For older adults, especially those dealing with chronic conditions or recovering from an injury, chair yoga might be a great place to start. Researchers have found that even older adults with dementia were able to do chair yoga and those who did reported a higher quality of life score, including physical condition, mood, functional abilities and interpersonal relationships.
Restorative / Gentle / Yin Yoga
These classes are also a great starting place since they're focused on slow movements and longer holds. They prioritize relaxation and lowering your heart rate rather than feeling any kind of burn.
These classes are not ideal if you're hoping for an aerobic workout, but they're a sensible way to begin a yoga practice and learn different poses in a low-stress setting—all while maximizing the mental benefits.
Vinyasa / Flow Yoga
Vinyasa classes are movement-focused, so you're in motion throughout most of the session, flowing between poses versus holding them for long periods of time. They tend to follow a fairly standard progression of poses that includes plenty of planks, downward dogs, lunges and warriors.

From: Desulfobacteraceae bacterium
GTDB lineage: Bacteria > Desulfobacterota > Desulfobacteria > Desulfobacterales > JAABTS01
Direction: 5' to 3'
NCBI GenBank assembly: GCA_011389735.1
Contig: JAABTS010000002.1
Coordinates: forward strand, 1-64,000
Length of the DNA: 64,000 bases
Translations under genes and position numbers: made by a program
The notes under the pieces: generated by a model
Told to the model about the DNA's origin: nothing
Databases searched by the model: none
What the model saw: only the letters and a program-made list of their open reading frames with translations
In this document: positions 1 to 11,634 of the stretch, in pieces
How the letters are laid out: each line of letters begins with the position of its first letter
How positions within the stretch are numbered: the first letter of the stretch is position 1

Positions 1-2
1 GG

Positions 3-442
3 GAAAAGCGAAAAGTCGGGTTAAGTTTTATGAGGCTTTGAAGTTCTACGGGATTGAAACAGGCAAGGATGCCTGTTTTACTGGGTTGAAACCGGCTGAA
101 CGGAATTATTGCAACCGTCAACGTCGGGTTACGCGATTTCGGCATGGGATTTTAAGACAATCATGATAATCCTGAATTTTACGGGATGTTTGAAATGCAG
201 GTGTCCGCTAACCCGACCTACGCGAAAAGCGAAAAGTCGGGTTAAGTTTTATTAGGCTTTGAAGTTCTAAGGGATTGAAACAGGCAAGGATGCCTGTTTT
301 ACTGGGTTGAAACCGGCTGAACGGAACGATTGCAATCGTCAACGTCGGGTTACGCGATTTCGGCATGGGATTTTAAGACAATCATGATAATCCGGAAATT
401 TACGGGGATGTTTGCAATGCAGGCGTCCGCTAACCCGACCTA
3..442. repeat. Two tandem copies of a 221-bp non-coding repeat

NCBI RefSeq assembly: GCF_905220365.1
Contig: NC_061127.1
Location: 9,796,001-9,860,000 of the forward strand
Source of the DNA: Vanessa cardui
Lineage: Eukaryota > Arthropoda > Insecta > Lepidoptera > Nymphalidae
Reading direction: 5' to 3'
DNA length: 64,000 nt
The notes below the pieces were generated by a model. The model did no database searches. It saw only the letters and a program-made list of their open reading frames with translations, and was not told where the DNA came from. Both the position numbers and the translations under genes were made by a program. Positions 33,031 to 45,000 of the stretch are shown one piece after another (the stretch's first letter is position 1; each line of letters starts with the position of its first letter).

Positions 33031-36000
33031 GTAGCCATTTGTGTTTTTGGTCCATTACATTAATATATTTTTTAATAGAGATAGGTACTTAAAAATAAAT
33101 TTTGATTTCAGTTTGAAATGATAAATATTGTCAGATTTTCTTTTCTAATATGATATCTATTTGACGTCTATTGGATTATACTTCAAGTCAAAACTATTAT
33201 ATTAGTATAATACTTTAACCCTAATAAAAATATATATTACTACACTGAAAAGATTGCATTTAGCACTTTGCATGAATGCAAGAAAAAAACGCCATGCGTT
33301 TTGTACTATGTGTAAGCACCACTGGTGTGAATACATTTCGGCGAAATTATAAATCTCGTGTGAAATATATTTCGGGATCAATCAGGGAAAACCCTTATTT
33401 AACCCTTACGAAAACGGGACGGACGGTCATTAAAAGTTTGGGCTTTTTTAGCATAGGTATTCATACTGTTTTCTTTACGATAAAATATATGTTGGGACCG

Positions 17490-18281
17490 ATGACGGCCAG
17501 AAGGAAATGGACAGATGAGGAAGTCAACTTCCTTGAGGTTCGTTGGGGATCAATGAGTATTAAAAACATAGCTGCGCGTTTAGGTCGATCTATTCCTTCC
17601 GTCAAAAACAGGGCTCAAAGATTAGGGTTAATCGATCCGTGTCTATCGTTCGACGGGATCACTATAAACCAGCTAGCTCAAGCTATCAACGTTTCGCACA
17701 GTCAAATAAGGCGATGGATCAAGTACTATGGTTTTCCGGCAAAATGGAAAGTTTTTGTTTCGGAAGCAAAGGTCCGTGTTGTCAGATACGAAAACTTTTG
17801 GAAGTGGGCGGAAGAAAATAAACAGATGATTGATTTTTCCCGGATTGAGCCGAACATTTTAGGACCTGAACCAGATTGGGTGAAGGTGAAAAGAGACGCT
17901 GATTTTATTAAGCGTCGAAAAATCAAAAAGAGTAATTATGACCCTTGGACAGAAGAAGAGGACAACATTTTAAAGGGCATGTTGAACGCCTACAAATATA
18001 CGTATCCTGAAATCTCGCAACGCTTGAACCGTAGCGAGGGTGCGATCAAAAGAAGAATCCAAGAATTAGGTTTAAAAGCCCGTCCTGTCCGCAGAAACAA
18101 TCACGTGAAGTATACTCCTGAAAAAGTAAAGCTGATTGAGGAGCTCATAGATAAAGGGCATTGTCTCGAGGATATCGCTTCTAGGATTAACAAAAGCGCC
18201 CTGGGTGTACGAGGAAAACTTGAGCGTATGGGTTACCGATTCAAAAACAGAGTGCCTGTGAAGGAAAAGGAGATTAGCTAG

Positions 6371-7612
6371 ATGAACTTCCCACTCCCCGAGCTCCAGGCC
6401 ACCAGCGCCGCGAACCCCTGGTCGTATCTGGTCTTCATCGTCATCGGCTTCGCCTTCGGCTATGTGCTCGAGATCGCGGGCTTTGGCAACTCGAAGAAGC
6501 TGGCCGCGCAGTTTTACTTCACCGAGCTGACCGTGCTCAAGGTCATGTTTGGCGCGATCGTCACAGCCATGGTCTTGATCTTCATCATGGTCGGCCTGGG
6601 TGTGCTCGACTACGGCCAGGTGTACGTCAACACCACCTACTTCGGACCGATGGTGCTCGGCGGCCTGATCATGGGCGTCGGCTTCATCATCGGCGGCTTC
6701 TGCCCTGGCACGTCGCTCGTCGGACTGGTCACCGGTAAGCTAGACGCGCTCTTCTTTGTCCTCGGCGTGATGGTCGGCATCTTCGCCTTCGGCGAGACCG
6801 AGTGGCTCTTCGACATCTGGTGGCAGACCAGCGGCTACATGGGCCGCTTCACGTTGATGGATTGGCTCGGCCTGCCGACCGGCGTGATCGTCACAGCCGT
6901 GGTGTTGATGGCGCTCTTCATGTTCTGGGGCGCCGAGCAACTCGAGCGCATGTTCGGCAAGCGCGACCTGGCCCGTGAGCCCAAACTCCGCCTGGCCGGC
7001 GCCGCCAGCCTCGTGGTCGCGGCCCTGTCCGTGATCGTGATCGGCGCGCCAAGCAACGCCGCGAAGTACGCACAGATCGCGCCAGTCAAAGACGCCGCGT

These classes may feel fast-paced to beginners, but they also generally are made up of easier poses, so they're fast but easy to follow along with.
Power Yoga classes are typically similar to a Vinyasa class but will happen at a much faster pace. The focus is to add a strength element to the flow.
Expect to get sweaty, and don't start with a Power Yoga class if you're new to yoga. It will be quick and can be difficult to keep up with if you’re unfamiliar with poses.
Bikram / Hot Yoga
Any class labeled Bikram or Hot Yoga will take place in a room that's typically heated to more than 95 degrees. Like Power Yoga, these classes are best for intermediate or advanced yogis and will feel much more intense than almost any other practice.
If you decide to try a hot yoga class, bring your own towel and water bottle, and don't be afraid to leave the room for fresh air if it gets overwhelming.
What to Wear & Bring
If possible, bring a mat along with a towel and water bottle. Right now, studios tend to prefer for you to bring your own yoga mat to class to help minimize the spread of germs.
If you're practicing at home, a mat is helpful to protect your knees and to provide better traction than a carpet or hard floor can give.